And although IVAs represent an exciting and accessible new technology to save time and provide useful services, it’s unlikely that even a service like Viv could replace human virtual assistants in every instance.

Not only has this technology not caught up to humans when it comes to interactivity and intuition, there are also ongoing mishaps, such as Alexa’s recent dollhouse purchasing spree (and the security and privacy issues that this highlights).

The gig economy and the rise of automation are already intersecting, not only with virtual assistants and Intelligent Virtual Assistants, but also with Uber and their flagship fleet of self-driving cars, and in other areas.

It’s an intersection of technology and economics that is, and will continue to be, important to watch.

About Tiffany Sostar
Tiffany is a writer, editor, academic, and animal lover who came late to her appreciation of pets. At 18, a rescue pup named Tasha saved her from a depression and she hasn't looked back. She has worked as the canine behaviour program coordinator for the Calgary Humane Society, and was a dog trainer specializing in working with fearful and reactive dogs for many years. She doesn't have any pets right now, but makes up for it by giving her petsitting clients (and any dogs she comes across on her frequent coffee shop adventures) extra snuggles.

15 January 2017

FUTURE TRENDS - Decrypting the Pros and Cons of Cryptocurrency

Although one of the greatest values of cryptocurrency is its transparency, it is notoriously difficult to get a good theoretical grasp on.

You might even call it cryptic, if you were inclined to puns.

In fact, the name points to the fact that the currency is generated using cryptography and sophisticated encryption algorithms.

The transparency that makes cryptocurrency so attractive to some financiers has to do with the blockchain, which is how cryptocurrency is tracked.

Each transaction is logged automatically, anonymously, and in an open-source and freely available ledger. This removes the need for a third party, such as a bank.

But what is cryptocurrency?

At its core, it’s money. But it’s not money like most people are used to.

Instead, cryptocurrency is generated, tracked, and stored entirely digitally. It is BitCoins, LitCoins, and Ether.

It has the potential to be the next evolution in global finance.

The move from gold to paper money was largely driven by portability, and led to the creation of fiat currency managed by banks.

The move from fiat currency to cryptocurrency, if and when it happens, will be a similar evolution.

Digital currency has some significant benefits.

It is less susceptible to fraud because it can’t be counterfeited, offers lower fees to users, is available to everyone with access to connected devices, and allows you to fully own your currency.

Apart from cash under a mattress, no current systems allow that same level of ownership.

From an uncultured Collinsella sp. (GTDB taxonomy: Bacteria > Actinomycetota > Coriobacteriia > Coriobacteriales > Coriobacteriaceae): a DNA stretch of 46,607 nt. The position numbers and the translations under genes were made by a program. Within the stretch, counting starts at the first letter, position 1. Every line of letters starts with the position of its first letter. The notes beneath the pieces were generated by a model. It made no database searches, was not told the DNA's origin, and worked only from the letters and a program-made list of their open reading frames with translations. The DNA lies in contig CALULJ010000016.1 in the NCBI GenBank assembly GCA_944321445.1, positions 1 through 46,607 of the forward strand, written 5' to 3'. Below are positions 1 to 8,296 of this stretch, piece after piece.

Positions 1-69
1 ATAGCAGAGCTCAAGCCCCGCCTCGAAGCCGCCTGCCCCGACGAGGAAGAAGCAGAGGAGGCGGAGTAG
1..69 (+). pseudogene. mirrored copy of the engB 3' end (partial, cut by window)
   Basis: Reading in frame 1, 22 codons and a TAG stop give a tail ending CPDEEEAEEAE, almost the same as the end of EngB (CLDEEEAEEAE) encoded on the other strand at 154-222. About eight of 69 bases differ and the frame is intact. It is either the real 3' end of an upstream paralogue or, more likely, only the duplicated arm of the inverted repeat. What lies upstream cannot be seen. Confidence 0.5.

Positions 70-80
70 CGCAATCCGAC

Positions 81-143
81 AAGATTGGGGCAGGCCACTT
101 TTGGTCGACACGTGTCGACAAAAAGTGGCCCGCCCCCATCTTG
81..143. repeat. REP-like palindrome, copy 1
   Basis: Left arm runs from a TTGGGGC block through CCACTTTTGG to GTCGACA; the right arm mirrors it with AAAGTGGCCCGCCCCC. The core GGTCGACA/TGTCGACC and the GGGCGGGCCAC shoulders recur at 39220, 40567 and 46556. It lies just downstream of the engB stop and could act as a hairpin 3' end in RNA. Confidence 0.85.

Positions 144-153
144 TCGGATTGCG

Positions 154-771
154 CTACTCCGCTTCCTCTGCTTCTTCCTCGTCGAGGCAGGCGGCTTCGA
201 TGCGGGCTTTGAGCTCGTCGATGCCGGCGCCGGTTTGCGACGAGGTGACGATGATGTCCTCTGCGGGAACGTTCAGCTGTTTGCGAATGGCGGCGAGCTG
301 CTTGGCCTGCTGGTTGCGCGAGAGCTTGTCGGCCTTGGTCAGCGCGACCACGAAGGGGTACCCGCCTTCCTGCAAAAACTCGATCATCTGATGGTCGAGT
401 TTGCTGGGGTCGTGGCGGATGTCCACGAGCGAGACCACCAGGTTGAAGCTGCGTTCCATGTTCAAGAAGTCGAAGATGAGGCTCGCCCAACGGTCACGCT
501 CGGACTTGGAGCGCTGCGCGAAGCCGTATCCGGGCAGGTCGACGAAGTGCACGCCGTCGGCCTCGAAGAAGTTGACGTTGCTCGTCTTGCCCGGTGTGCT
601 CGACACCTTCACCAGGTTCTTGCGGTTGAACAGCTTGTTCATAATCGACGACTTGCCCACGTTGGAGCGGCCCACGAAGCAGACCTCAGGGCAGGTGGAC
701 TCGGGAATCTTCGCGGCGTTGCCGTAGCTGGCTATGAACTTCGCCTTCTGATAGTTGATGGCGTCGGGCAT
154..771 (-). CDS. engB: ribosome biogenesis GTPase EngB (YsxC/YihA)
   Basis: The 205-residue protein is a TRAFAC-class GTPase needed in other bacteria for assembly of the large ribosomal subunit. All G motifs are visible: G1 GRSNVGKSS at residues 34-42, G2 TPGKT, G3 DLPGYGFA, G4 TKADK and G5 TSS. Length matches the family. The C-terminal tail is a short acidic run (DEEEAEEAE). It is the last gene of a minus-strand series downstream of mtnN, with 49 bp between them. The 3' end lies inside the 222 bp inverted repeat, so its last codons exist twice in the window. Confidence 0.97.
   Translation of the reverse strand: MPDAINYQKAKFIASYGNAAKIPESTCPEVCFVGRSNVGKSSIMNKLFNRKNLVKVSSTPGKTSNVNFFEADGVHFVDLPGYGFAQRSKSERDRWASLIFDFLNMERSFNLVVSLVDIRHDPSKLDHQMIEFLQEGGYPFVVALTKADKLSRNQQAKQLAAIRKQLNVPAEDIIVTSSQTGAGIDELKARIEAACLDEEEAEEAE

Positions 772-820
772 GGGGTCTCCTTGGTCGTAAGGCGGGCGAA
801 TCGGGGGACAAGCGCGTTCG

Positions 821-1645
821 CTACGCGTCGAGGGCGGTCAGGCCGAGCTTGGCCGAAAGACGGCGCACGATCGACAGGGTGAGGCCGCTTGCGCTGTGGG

But cryptocurrency has drawbacks, as well.

Not least of which is the fact that it’s a challenging concept to understand, and therefore it’s difficult to get widespread public backing.

When even cryptocurrency experts say that “Bitcoin’s value cannot be reduced to one single element or feature,” and require lengthy articles to define its value in various forms, it’s going to be a challenge for non-experts to grasp.

Beyond that initial difficulty, cryptocurrencies may be safer when it comes to certain kinds of fraud or theft, but they are at significant risk of loss due to technical glitches, human error in choosing weak passwords, and exchange businesses failing without reimbursing customers.

Cryptocurrency represents another technology that has the potential to radically disrupt current business practices.

It is a currency for a digital age – created online, tracked online, stored online.

But even in Kenya, the world’s leading adopter and innovator in mobile commerce, cryptocurrency is struggling to gain traction because of a lack of business adoption and available apps.

However, despite these early struggles, cryptocurrency is likely to continue making market gains.

In a destabilized global economy, cryptocurrency offers the potential for greater transparency and security than banks can currently offer, and as cryptocurrency is adopted, governments will increase regulation.

Increased regulation, although in many ways antithetical to some of the core values of cryptocurrency (with its roots in libertarianism) will offer stability and public trust.

And, once established, some writers believe cryptocurrency could offer a viable delivery system for a Universal Basic Income (UBI).

As technological disruption in the form of automation continues to threaten the current concept of work, the idea of a UBI has surfaced repeatedly as one possible solution.

About Tiffany Sostar
Tiffany is a writer, editor, academic, and animal lover who came late to her appreciation of pets. At 18, a rescue pup named Tasha saved her from a depression and she hasn't looked back. She has worked as the canine behaviour program coordinator for the Calgary Humane Society, and was a dog trainer specializing in working with fearful and reactive dogs for many years. She doesn't have any pets right now, but makes up for it by giving her petsitting clients (and any dogs she comes across on her frequent coffee shop adventures) extra snuggles.